Performers and community brave the heat at Sale Music Festival

Who Was That Cat was first onstage at the Sale Music Festival. Photos: Ben McArthur

Ben McArthur

THE 10th Sale Music Festival, or ‘Picnic on the Green’, was held at the Port of Sale on Sunday March 10.

Thousands from the region attended, braving near 40-degree heat.

The event featured performances by Who Was That Cat, Amber Lawrence, Matt Peter Fry, The Soultanas, Davidson Brothers, SweetLip, Ryan Lestrange, and Reversion.

There were food trucks, a barbecue, ice cream and drinks supplied by the Girl Guides and Sale Rotary Club.

The first onstage was Wellington Shire Council Mayor, Ian Bye, who described the heat as a “beautiful day” with “a beautiful light breeze.” He also said that performers were “some of the best in Gippsland.”

Amber Lawrence had two performances, one for kids and one for adults.

Who Was The Cat took stage, and played catchy rock and country songs for an hour.

About 100 people initially watched the opening songs, but none got up to dance until the fifth song, Neon Moon, came on, where about eight couples from various local rock dance groups did a choreographed dance routine.

Lead singer, Wayne Feldman said the group often plays those niche songs which he described as “if you know, you know.”

Most dancers stayed for one or two songs before returning to shade as temperatures climbed into the high-30s.

“Rock and roll clubs do line dancing, so there’s some crossover between country and rock and roll. And that (Neon Moon) has been a well-known song in the rock scene for about 40 years. And if you know the song, you’ll dance to it, which is why we play it,” he said.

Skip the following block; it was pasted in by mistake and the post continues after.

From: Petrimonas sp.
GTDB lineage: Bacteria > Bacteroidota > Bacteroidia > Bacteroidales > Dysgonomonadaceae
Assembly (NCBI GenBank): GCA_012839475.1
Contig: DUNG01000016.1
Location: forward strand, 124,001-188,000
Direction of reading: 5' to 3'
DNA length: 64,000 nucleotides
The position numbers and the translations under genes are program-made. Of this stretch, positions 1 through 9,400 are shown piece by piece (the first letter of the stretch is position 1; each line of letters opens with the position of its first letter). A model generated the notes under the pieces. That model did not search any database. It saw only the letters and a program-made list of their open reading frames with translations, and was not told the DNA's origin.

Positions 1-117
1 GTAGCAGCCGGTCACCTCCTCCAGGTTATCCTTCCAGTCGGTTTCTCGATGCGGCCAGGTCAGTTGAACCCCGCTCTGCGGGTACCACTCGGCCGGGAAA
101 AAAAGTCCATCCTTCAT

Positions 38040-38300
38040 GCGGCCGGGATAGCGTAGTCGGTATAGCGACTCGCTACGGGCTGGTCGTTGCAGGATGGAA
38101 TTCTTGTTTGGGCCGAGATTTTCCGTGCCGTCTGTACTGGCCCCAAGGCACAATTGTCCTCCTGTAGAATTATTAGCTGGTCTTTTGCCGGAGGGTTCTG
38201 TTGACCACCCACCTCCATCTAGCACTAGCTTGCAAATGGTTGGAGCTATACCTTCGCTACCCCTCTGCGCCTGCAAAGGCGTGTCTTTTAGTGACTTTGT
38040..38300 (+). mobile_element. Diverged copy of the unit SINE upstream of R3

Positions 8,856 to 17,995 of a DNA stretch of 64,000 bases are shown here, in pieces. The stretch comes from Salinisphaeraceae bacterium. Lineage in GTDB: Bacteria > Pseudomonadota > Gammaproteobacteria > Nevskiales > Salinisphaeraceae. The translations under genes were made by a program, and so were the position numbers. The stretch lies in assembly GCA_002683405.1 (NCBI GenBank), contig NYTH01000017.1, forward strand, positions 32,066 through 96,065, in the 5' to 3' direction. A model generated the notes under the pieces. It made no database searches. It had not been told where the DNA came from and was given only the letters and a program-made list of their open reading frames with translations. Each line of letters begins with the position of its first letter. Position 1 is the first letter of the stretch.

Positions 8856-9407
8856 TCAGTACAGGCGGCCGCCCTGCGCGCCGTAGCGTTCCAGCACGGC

The dancing area had no shade, as did the stage – the heat hit the performers particularly hard as the stage floor was made up of black fabric that reflected the heat into their faces.

“I must say it’s damn hot up there, and I’m damn glad I’m not performing later in the day. I think this is the hottest I’ve ever seen in March,” Mr Feldman said.

“At the start, I put some tape on stage to hold some of the stands, and it melted onto the carpet; I couldn’t pull it off after.”

The festivals committee members Mike Smith, Colin Adams, Kerry McMillan, David Harrington, Heather Harrington, Rowan Churchill and Ross Jackson.

Lachlan Davidson of the Davidson brothers, who was wearing pants and a flannel suspected the tape was that “good quality stuff for two dollars.”

“It’s better to play in the heat than the cold because otherwise your fingers stiffen up. I can play with my eyelids sweating, but not when my fingers won’t move,” he said.

But onstage, Lachlan said the heat was affecting his instrument’s strings, and that he planned to jump into Flooding Creek after the performance.

Event organiser, Kerry McMillan said this was not the warmest Sale Music Festival she has ever been part of; she remembers the one in 2019 at the Botanical Gardens.

“I think people just forget the past,” she said.

The day’s UV rating reached nine.

Sale Music Festival Committee Chair, David Harrington said the committee was doing what they could to help, including distributing sunscreen.

“We’ve also provided extra shade with all the umbrellas, and we have water taps, but one of the difficulties of doing an event is you can’t control the weather,” he said.

“But it’s always good; today is an appreciation of our environment and what we have here. It’s a fun and free family event that anyone can come to, and it also exposes local talents.”

The event continued until 7pm. The last performer was the Traralgon-based band Reversion.